The Five Freedoms of Animal Welfare

The Five Freedoms are internationally accepted standards of care that affirm every living being’s right to humane treatment.
These standards originated with the Report of the UK Technical Committee to Enquire into the Welfare of Animals kept under Intensive Livestock Husbandry Systems, the Brambell Report, in December 1965. The concept was subsequently refined by the Farm Animal Welfare Council so that it actually took the form of the five freedoms.

They ensure that we meet the mental and physical needs of animals in our care:

1. Freedom from hunger or thirst by ready access to fresh water and a diet to maintain full health and vigour.

2. Freedom from discomfort by providing an appropriate environment including shelter and a comfortable resting area.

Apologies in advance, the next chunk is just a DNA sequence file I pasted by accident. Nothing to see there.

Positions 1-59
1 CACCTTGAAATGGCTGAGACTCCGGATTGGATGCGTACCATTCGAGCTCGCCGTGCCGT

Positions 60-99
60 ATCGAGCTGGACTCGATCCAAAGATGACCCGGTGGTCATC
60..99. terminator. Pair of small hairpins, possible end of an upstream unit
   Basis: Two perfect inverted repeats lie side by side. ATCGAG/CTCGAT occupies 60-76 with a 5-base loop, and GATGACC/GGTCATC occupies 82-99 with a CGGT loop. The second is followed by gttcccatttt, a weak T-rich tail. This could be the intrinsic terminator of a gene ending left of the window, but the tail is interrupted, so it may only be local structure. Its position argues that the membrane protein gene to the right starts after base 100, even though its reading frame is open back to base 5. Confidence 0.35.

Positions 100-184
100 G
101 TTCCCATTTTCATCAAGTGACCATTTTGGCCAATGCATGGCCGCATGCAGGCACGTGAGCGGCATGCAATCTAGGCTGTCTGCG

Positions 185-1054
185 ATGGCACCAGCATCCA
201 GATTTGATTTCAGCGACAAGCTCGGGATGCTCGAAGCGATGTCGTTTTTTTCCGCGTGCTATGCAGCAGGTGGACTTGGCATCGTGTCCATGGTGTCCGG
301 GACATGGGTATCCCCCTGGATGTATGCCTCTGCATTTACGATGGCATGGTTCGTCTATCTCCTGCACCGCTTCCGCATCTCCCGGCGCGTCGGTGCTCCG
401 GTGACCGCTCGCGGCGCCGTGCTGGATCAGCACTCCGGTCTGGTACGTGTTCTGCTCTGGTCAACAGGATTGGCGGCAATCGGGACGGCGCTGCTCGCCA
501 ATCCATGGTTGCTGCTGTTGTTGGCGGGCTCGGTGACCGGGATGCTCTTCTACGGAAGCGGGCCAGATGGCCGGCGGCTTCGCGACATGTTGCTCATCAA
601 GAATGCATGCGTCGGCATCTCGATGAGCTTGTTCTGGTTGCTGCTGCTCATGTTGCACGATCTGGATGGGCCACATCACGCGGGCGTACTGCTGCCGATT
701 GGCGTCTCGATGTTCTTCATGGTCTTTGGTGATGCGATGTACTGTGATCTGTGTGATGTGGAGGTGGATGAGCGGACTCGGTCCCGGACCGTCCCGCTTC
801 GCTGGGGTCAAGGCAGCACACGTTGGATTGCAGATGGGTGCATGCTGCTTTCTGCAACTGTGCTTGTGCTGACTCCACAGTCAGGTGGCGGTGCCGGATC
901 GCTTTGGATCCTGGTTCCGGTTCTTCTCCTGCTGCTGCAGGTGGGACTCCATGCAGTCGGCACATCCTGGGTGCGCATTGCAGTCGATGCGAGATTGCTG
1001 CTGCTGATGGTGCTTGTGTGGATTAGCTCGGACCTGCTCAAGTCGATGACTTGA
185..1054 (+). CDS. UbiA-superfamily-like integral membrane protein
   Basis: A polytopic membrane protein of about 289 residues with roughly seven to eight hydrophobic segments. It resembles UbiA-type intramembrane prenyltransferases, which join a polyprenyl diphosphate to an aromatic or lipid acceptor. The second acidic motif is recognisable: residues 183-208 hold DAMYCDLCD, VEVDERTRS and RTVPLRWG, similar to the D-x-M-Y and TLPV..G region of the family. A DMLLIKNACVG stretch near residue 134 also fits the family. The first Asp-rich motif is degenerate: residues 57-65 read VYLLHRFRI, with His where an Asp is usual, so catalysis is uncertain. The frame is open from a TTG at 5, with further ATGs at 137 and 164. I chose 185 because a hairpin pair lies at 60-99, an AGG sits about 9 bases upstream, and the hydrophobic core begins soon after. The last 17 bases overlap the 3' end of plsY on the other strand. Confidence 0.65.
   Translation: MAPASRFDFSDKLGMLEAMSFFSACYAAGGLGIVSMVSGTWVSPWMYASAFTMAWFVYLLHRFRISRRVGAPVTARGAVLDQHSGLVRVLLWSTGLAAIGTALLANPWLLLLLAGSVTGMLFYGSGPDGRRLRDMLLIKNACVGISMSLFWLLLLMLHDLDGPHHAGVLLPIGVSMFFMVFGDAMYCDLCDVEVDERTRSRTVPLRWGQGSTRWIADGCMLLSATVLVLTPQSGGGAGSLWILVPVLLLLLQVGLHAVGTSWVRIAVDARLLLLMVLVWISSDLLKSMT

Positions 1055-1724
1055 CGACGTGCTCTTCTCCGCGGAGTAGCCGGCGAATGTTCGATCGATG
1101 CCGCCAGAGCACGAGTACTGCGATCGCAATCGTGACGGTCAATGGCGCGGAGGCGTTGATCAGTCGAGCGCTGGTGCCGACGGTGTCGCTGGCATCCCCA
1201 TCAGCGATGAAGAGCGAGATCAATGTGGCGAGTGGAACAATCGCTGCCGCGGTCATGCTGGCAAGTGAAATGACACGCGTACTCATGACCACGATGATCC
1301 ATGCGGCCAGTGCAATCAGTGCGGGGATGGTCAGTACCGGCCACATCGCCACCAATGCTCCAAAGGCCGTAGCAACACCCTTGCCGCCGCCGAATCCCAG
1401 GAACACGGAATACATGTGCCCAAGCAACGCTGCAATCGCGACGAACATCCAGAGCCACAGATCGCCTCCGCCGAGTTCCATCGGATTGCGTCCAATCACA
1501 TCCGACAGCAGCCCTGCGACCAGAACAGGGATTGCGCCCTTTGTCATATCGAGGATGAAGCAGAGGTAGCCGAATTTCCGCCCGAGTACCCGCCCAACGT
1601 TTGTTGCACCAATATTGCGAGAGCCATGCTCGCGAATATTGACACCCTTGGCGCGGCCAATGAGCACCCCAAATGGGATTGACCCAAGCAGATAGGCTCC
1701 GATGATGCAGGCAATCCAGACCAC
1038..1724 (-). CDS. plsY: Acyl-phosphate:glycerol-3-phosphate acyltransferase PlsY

3. Freedom from pain, injury or disease by prevention or rapid diagnosis and treatment.

4. Freedom to express (most) normal behaviour by providing sufficient space, proper facilities and company of the animal’s own kind.

5. Freedom from fear and distress by ensuring conditions and treatment which avoid mental suffering.

We encourage people to embrace the Five Freedoms supporting the health and welfare of the animals in our care,

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